This answer to Are astronomers waiting to see something in an image from a gravitational lens that they've already seen in an adjacent image? describes "Deja vu all over again" (SN "Refsdal"); after multiple gravitationally lensed images of a supernova were observed with different path lengths an shifted light curves, one more "echo" was predicted then indeed was later observed.

While that's a rarity, occultations of objects by other objects are regularly predicted, and some of the nearer objects are pretty far, at least in the Kuiper belt. But alas they are not usually very massive.

Gravitational microlensing events are defined by a peak in a light curve rather than a measurable deflection. From How are microlensing events used to constrain the size of innermost stable circular orbits around spinning black holes?:

Example light curve of Gravitational Microlensing event - OGLE-2005-BLG-006

Example light curve of Gravitational Microlensing event - OGLE-2005-BLG-006 Source

Question: Has a gravitational microlensing event ever been predicted? If so, has it been observed?

Related to stellar occultations by distant objects:


In the pre-Gaia era, this was effectively impossible to do, since positions and proper motions weren't precise enough for a large enough sample of stars. With the release of Gaia data, though, it has become an active area of research.

Bramich 2018 predicts 76 events, while Nielsen & Bramich 2018 extend this to predict an additional 27 events using Pan-STaRRS data for very low mass stars as additional lensing objects against Gaia background stars.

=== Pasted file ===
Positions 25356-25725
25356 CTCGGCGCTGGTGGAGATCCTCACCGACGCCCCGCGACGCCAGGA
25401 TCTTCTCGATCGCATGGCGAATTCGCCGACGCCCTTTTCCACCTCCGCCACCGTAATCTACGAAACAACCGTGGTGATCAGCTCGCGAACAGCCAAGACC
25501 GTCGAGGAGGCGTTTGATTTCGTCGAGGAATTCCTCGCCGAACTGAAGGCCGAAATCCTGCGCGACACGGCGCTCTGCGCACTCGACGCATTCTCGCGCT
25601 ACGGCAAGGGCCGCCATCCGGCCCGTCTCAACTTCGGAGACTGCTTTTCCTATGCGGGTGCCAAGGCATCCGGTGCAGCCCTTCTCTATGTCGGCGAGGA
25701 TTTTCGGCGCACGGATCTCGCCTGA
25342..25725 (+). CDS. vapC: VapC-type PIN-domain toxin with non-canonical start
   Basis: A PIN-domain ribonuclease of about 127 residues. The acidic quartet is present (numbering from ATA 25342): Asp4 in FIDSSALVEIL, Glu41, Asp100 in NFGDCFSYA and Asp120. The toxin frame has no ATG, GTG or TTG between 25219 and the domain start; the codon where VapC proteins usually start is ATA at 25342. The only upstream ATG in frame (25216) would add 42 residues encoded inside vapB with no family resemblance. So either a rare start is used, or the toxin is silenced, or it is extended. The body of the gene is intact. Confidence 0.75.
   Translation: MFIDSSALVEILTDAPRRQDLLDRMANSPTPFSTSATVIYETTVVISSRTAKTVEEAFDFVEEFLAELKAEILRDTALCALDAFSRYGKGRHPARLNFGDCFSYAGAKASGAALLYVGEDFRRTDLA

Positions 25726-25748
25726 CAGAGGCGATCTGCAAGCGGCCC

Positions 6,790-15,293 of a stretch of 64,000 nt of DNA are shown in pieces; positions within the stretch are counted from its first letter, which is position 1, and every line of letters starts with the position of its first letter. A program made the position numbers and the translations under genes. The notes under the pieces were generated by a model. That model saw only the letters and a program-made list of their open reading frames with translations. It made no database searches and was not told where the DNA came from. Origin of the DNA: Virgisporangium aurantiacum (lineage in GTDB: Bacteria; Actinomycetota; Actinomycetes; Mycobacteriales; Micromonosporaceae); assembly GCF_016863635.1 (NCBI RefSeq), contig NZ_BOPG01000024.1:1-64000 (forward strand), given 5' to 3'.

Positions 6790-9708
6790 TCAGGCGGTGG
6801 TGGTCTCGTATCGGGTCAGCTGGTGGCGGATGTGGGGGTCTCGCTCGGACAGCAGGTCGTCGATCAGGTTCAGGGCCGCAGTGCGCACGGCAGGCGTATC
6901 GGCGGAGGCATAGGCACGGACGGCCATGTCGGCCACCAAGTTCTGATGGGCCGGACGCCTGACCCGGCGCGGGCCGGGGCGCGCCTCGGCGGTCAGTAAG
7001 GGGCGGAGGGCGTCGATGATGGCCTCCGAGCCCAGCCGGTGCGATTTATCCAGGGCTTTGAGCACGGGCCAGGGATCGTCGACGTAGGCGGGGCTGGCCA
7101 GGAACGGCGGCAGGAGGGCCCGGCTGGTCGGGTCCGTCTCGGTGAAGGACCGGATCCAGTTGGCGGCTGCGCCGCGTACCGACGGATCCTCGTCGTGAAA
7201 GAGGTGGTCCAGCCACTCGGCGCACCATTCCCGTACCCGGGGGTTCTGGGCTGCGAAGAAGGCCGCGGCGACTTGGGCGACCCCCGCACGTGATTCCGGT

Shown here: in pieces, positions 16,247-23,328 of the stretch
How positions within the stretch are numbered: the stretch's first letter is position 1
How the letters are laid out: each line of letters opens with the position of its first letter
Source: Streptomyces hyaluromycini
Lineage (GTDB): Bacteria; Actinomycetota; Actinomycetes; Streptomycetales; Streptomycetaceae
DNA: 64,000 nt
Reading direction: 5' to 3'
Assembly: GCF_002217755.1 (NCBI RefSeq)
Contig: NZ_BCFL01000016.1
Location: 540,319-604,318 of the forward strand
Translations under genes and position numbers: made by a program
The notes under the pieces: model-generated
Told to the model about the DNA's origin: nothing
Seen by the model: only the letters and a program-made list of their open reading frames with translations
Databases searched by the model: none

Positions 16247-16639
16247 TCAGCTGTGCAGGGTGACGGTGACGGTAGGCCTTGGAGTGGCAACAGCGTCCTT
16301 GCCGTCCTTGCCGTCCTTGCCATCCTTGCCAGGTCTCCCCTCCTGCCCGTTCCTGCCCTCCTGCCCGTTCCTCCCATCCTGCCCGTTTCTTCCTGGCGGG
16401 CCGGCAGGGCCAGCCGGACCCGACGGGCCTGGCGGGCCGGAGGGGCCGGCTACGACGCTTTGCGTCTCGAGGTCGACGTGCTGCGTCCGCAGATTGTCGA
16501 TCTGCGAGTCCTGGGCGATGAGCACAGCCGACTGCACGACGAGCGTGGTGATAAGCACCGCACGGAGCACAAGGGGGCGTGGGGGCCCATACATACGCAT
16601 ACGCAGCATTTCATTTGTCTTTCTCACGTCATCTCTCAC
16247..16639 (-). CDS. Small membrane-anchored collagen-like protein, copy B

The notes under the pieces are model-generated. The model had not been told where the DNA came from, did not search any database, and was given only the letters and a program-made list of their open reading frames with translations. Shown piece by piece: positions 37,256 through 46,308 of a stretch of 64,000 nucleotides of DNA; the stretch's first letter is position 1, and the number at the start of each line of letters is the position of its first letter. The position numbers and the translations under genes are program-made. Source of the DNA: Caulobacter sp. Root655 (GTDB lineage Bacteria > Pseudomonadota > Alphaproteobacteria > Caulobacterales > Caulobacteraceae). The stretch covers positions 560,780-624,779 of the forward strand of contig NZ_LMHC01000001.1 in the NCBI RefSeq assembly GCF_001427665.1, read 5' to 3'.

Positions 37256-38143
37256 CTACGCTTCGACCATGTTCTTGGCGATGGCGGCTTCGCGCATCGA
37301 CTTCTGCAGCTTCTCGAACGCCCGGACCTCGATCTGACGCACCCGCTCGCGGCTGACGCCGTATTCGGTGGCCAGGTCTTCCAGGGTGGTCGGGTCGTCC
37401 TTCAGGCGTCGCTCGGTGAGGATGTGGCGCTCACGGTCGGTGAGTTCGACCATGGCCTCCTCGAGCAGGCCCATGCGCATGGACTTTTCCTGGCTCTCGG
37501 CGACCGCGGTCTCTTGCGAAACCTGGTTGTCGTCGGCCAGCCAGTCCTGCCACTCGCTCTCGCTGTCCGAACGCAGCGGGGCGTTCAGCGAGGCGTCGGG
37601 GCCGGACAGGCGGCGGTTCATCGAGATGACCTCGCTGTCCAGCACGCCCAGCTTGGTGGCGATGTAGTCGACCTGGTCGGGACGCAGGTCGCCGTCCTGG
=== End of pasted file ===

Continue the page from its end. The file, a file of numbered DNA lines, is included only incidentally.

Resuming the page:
Klüter et al. 2018 also predict 3914 events, and there may be other papers as well.

Note that many of the predicted events are for astrometric microlensing, where the position of the background star would be measurably shifted, rather than the usual photometric microlensing, where it gets brighter. The latter requires closer alignment for a measurable event than the former does. But some of the events would yield measurable brightening as well.

McGill et al. 2020 suggest that many of the predictions are flawed, being due to either binary companions of the lens star (which would be co-moving and thus would not be lensed, since both stars are moving together) or to cases where there is a duplicate detection in the Gaia catalog (i.e. the candidate lens star and background star are both the same object). They revise the overall list of predictions, but still retain many events.

As far as I can tell none of these events has been observed yet, but the predictions are there.


Your Answer

By clicking “Post Your Answer”, you agree to our terms of service, privacy policy and cookie policy

Not the answer you're looking for? Browse other questions tagged or ask your own question.